Forestay chainplate and front window
Before the deck at the bow is welded in, the chainplate for the fore and solent stay must be put in. The welding is crucial so best not crowd Gena! The two being integral will likely make it stronger overall, and the thicknes, 5/8", is probably a bit of overkill. We just want to feel confident about it. If this plate ever failed, it would mean a dismasting for certain!

The plate is going to be welded on to the hull via the stembar. Gena wanted also two 1/2" x 3/4" x 12" peices of mild steel to put on each side of the stembar to allow for a "step" to weld on each side of the stembar. This will also strengthen the join.

Lastly, the section between the two visible plates will be welded on to the deck, which is slightly thicker at 3/16" instead of 1/8". Again, this may be overkill but better safe than sorry. A lot of other heavy duty items must go on this plate. The windlass, the anchor roller assembly, the large cleats, all need to be mounted on a stable surface.

After I finished cutting out the chain plate, I began work on the front window. We have to take all the chainplates in to have them drilled precisely. Doing it ourselves without the proper equipment would not be a good idea. Even 1/8" stainless is a challenge ,ie. not ruining a bit after every second hole! 5/8" is unimaginably thick without out a big drillpress.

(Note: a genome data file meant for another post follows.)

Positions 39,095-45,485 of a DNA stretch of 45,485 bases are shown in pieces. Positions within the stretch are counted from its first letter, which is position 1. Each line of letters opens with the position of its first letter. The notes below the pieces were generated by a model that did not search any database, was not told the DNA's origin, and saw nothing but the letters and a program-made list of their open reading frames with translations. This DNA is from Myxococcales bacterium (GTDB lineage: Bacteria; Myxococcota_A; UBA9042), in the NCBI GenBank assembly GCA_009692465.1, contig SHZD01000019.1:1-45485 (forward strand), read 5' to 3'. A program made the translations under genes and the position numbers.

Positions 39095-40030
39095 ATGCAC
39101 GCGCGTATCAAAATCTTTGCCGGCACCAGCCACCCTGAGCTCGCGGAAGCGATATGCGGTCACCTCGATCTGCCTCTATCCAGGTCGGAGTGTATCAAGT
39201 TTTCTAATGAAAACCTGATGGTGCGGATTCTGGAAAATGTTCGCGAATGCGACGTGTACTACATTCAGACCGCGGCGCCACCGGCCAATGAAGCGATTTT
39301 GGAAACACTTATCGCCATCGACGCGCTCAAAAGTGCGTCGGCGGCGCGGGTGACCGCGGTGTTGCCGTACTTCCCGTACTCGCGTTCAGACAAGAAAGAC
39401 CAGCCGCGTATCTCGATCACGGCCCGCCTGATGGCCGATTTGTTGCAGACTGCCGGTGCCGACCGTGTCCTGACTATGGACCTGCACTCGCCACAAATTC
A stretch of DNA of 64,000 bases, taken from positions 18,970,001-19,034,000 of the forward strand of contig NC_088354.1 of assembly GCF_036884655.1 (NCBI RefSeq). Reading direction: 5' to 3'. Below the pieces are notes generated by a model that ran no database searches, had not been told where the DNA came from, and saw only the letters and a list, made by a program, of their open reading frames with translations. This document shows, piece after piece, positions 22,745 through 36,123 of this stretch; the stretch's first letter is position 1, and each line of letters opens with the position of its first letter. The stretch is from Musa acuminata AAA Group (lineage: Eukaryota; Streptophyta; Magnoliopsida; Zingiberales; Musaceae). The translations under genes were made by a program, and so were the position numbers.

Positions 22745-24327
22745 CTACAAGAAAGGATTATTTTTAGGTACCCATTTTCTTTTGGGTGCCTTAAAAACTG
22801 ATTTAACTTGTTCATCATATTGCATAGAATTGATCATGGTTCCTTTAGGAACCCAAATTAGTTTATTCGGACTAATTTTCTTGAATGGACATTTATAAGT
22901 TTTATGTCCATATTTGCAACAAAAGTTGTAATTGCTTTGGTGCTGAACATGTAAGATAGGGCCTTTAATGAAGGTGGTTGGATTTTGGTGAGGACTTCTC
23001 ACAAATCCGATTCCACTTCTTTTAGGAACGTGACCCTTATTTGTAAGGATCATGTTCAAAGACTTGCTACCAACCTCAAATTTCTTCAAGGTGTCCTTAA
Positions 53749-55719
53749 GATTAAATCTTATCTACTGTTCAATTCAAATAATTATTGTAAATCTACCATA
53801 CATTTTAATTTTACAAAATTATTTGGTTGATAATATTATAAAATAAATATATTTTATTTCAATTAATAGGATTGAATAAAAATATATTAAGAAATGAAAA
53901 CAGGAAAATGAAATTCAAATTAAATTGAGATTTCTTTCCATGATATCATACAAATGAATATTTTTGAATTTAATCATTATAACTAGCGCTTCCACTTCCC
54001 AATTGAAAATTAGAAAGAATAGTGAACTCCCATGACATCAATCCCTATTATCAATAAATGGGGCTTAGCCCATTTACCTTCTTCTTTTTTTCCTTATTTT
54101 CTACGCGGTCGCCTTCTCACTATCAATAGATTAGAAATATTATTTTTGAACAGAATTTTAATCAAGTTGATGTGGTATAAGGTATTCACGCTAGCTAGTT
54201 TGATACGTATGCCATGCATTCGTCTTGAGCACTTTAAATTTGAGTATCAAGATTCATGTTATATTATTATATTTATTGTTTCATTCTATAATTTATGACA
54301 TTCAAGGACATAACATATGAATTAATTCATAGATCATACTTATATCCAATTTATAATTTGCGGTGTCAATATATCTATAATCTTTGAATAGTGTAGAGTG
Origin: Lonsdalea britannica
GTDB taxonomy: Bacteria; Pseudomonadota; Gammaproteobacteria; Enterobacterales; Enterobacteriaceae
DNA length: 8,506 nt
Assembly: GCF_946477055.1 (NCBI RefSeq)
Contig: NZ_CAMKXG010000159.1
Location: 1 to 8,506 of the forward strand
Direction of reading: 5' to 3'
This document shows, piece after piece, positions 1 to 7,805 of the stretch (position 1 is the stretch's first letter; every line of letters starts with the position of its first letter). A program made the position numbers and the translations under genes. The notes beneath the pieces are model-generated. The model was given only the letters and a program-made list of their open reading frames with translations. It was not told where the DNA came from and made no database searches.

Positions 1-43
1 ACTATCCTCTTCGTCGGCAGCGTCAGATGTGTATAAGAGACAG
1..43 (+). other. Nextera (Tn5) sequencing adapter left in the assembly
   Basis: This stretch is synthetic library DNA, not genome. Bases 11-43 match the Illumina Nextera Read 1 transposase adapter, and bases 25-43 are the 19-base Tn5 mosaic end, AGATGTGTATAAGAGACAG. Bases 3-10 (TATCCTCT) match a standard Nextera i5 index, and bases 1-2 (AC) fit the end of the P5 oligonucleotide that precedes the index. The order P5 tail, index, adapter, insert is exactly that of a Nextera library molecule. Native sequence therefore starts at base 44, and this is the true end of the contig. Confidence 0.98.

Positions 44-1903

In the blueprints, the window is indicated to have a 4" bow forward. It doesn't seem like much, but it is a good looking curve and wouldn't be logical to be more.

I got a hunch, after placing a piece of flatbar across it, that the cabintop camber, layed in at this angle, may be about right.

Amazing!! It was really close. ( We still have the master from the pilot house roof ) I needed slight modification with the old bender and voila, 4 1/4" forward. Because the pilot house is the same camber, a reverse piece can be used for it.
The plate won't be anywhere near the hieght shown here, but the larger size allows stability during welding. We are using 3/16" here as well. This shouldn't be too hard to do!

I cut out a piece of plate and served it up monitoring the angle, 22.. Nice fit!
Meanwhile down below, Gena was doing the final touches to the waste tank and dropping it in, working on the cooling system, cleaning up the huge mess down below ( Funny, she does the same thing in the house too! ) that I ( we ) made last weekend.
We also moved the engine back into position, mostly top get it out of the way, and also to get some more measurements for the shaft assembly etc. Osborn Propellers will send the prop to the company that is machining the shaft, so they can fit it out.


Day 140:
6 hours - Made forestay chainplate, layed in some plate for the front window.

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